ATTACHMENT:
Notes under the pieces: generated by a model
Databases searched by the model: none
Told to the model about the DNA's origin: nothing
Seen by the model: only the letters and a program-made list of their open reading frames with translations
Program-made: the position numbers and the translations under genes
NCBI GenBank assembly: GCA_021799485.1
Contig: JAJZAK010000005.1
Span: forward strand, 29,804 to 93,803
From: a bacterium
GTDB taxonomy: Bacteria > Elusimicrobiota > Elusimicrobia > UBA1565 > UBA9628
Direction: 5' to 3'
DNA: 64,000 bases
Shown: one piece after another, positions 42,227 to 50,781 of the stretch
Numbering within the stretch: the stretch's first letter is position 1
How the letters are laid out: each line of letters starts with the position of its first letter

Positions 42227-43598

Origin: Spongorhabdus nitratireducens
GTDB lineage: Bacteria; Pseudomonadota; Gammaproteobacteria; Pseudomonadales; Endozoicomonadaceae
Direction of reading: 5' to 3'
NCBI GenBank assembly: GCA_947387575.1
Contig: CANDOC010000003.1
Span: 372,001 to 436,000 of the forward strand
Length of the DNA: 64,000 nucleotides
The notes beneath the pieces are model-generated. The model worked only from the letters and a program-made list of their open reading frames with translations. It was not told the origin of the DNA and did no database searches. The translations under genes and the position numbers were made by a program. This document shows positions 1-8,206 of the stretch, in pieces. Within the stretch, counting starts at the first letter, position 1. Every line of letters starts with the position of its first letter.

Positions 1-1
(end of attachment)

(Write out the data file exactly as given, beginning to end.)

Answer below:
Notes under the pieces: generated by a model
Databases searched by the model: none
Told to the model about the DNA's origin: nothing
Seen by the model: only the letters and a program-made list of their open reading frames with translations
Program-made: the position numbers and the translations under genes
NCBI GenBank assembly: GCA_021799485.1
Contig: JAJZAK010000005.1
Span: forward strand, 29,804 to 93,803
From: a bacterium
GTDB taxonomy: Bacteria > Elusimicrobiota > Elusimicrobia > UBA1565 > UBA9628
Direction: 5' to 3'
DNA: 64,000 bases
Shown: one piece after another, positions 42,227 to 50,781 of the stretch
Numbering within the stretch: the stretch's first letter is position 1
How the letters are laid out: each line of letters starts with the position of its first letter

Positions 42227-43598

Origin: Spongorhabdus nitratireducens
GTDB lineage: Bacteria; Pseudomonadota; Gammaproteobacteria; Pseudomonadales; Endozoicomonadaceae
Direction of reading: 5' to 3'
NCBI GenBank assembly: GCA_947387575.1
Contig: CANDOC010000003.1
Span: 372,001 to 436,000 of the forward strand
Length of the DNA: 64,000 nucleotides
The notes beneath the pieces are model-generated. The model worked only from the letters and a program-made list of their open reading frames with translations. It was not told the origin of the DNA and did no database searches. The translations under genes and the position numbers were made by a program. This document shows positions 1-8,206 of the stretch, in pieces. Within the stretch, counting starts at the first letter, position 1. Every line of letters starts with the position of its first letter.

Positions 1-1